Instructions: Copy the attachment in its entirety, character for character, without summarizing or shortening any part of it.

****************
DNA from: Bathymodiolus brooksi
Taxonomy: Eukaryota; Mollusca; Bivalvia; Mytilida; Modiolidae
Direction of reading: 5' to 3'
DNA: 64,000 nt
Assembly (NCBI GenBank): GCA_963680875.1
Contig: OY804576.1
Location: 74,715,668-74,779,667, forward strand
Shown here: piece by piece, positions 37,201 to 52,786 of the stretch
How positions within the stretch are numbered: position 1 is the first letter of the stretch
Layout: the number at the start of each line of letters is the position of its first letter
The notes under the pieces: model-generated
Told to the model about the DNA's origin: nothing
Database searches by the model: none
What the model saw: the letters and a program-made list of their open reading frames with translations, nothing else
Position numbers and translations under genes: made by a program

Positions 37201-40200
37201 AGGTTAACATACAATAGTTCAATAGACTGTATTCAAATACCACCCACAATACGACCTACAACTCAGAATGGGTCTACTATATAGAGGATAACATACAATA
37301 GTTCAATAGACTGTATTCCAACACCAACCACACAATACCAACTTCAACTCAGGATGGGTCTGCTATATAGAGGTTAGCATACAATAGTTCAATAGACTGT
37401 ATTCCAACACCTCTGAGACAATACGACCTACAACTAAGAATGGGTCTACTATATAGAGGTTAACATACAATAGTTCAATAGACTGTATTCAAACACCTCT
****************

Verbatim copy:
DNA from: Bathymodiolus brooksi
Taxonomy: Eukaryota; Mollusca; Bivalvia; Mytilida; Modiolidae
Direction of reading: 5' to 3'
DNA: 64,000 nt
Assembly (NCBI GenBank): GCA_963680875.1
Contig: OY804576.1
Location: 74,715,668-74,779,667, forward strand
Shown here: piece by piece, positions 37,201 to 52,786 of the stretch
How positions within the stretch are numbered: position 1 is the first letter of the stretch
Layout: the number at the start of each line of letters is the position of its first letter
The notes under the pieces: model-generated
Told to the model about the DNA's origin: nothing
Database searches by the model: none
What the model saw: the letters and a program-made list of their open reading frames with translations, nothing else
Position numbers and translations under genes: made by a program

Positions 37201-40200
37201 AGGTTAACATACAATAGTTCAATAGACTGTATTCAAATACCACCCACAATACGACCTACAACTCAGAATGGGTCTACTATATAGAGGATAACATACAATA
37301 GTTCAATAGACTGTATTCCAACACCAACCACACAATACCAACTTCAACTCAGGATGGGTCTGCTATATAGAGGTTAGCATACAATAGTTCAATAGACTGT
37401 ATTCCAACACCTCTGAGACAATACGACCTACAACTAAGAATGGGTCTACTATATAGAGGTTAACATACAATAGTTCAATAGACTGTATTCAAACACCTCT